Which makes me wonder...have I lost myself? Have I lost the person I once was and all of that great karma that came with her?

Maybe karma knows that, in the back of my mind, I'm gleefully punching the people I work with in the face every time I say "Yes, I will be happy to do that for you!" Maybe karma knows that, deep down inside, I want to spit in the coffee that I make for them every morning. (But I never do - because that's just wrong! And also because Dave drinks that coffee and I think Dave's awesome! He's not one of them.) Maybe karma knows that it can have its little way with me and all I'm gonna do is sit here and...adjust.

Hmm...wanna know something, karma? I can play this game, too. I'm tired of being everyone's little bitch. I'm tired of being the girl known as calm, organized, relaxed because that girl isn't me! I've got more turmoil brewing inside me than you can shake a stick at (not that you'd want to shake a stick at it, but whatever) that it's literally making me sick and the only way to keep it from getting worse is to let the bullshit just roll off my back. Until now, because that load of bullshit never goes away. It just starts collecting in a trough that weighs a ton and gets pulled around by me, wherever I go.

I am tired of adjusting. And, quite frankly, I'm just tired. But this doesn't mean that I'll let you keep slapping me around, karma. Oh, no. I just need some rest. And a good game plan. I will win you back.

Wednesday, December 3, 2008


On this night of studying for my final final (at least, until I can afford to continue studying at UNF), I'm battling a migraine, growing out of my "fat pants", and mourning the loss of my once-upon-a-time overflowing savings account (this affects me now because I'm so freakin' sick of eating pasta but it's all I can afford). I am arguing with my lawyer via email because I can't afford to call her to tell her she takes too long to answer my questions. I have a feeling I'm going to get thrown under the bus at my monthly staff meeting tomorrow. My dryer is full of dress pants from my skinny days when nothing fit me. Now they do. Thanks to all that pasta.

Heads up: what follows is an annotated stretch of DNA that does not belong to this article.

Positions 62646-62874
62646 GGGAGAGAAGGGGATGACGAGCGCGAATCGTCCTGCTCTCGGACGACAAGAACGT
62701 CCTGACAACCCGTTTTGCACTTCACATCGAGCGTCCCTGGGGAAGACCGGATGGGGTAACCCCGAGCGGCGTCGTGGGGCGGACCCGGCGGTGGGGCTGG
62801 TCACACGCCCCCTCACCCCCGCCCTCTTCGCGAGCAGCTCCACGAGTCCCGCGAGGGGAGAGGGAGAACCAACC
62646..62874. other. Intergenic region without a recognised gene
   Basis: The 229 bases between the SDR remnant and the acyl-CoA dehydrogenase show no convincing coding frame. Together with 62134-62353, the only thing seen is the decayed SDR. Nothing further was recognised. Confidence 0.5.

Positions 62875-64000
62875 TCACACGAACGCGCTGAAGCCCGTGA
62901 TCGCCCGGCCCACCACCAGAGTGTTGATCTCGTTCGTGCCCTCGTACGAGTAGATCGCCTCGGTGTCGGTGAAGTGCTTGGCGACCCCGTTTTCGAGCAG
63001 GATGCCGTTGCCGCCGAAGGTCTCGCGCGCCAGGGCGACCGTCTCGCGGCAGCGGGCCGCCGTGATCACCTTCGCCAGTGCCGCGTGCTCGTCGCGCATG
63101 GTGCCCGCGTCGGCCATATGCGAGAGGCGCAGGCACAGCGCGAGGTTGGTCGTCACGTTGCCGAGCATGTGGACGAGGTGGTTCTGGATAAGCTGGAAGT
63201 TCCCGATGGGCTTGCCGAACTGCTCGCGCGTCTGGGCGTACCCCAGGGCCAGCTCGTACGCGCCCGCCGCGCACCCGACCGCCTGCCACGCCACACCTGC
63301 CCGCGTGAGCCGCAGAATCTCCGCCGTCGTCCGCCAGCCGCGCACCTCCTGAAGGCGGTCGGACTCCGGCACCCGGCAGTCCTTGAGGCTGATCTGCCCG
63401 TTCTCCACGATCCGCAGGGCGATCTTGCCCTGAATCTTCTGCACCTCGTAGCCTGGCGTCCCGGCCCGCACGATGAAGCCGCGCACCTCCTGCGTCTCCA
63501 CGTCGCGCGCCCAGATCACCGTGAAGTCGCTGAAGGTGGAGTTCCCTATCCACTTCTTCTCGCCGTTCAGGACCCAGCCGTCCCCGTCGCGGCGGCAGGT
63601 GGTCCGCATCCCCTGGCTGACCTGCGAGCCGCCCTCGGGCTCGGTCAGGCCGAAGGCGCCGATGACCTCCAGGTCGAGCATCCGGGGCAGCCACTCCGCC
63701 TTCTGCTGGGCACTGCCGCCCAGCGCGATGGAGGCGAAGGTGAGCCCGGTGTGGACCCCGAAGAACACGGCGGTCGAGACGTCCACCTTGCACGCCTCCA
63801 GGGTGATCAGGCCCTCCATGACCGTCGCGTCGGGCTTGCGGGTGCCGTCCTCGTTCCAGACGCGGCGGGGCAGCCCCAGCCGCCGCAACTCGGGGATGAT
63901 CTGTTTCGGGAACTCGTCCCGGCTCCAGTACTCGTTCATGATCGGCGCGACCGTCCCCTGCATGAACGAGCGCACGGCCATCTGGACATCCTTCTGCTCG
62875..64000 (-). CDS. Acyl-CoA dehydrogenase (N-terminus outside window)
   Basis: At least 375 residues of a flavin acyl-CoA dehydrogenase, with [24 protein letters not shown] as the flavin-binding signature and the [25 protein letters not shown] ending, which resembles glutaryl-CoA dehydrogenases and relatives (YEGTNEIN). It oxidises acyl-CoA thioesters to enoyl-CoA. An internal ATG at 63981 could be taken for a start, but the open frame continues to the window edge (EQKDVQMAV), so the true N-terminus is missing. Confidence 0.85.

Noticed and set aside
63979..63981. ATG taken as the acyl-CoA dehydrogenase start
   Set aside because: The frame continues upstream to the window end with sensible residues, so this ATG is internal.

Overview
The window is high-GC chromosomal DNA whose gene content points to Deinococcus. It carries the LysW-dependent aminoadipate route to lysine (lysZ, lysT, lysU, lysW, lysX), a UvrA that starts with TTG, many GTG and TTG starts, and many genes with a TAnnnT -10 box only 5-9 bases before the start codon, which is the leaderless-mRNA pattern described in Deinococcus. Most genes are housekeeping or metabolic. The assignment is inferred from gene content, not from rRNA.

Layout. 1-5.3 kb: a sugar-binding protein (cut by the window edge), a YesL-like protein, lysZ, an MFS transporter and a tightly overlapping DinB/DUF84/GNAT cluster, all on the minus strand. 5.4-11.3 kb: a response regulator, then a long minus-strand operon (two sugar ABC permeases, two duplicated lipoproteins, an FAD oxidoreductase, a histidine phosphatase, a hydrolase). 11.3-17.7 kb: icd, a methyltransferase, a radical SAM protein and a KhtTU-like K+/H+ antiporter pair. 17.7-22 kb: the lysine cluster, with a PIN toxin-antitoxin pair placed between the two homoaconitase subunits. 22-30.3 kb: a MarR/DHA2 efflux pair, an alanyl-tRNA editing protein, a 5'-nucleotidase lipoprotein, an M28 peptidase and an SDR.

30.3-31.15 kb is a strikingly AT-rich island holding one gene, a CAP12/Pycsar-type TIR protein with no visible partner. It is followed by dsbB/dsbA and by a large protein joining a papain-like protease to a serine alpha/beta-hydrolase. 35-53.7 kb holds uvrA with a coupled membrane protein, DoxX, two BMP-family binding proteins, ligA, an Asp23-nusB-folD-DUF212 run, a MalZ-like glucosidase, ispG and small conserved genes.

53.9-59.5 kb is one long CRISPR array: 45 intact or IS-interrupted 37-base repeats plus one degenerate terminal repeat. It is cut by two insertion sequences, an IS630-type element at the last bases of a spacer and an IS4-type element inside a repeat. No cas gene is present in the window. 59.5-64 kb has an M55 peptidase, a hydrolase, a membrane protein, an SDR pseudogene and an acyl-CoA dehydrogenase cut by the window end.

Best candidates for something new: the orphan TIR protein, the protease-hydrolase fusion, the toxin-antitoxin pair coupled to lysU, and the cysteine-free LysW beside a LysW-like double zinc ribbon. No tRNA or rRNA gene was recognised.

Basically, I'm exhausted. In every way - physically, emotionally, financially. So when Elle climbed out of the shower tonight with shampoo bubbles still glistening in her hair, I went over the edge. I didn't yell - I just quit. Elle went back into the tub, underwear still on, and I rinsed her hair clean. She knew I needed quiet time, apparently, because a few minutes after she got out of the shower for the second time, I found her in the living room watching Charlie Wilson's War with her grandparents. In the dark. Being quiet. Very quiet.

I invited her into my bedroom to watch cartoons until bedtime and she happily accepted. When Elle walked in, she asked me to close my eyes because she had a very special present to give to me. All of a sudden, I felt this crushing squeeze around my stomach and I heard my daughter say...

"Mommy, I'm gonna put glue all over my hands so you'll be stuck to me when I hug you and you won't be able to go away."

Migraine? ALL GONE.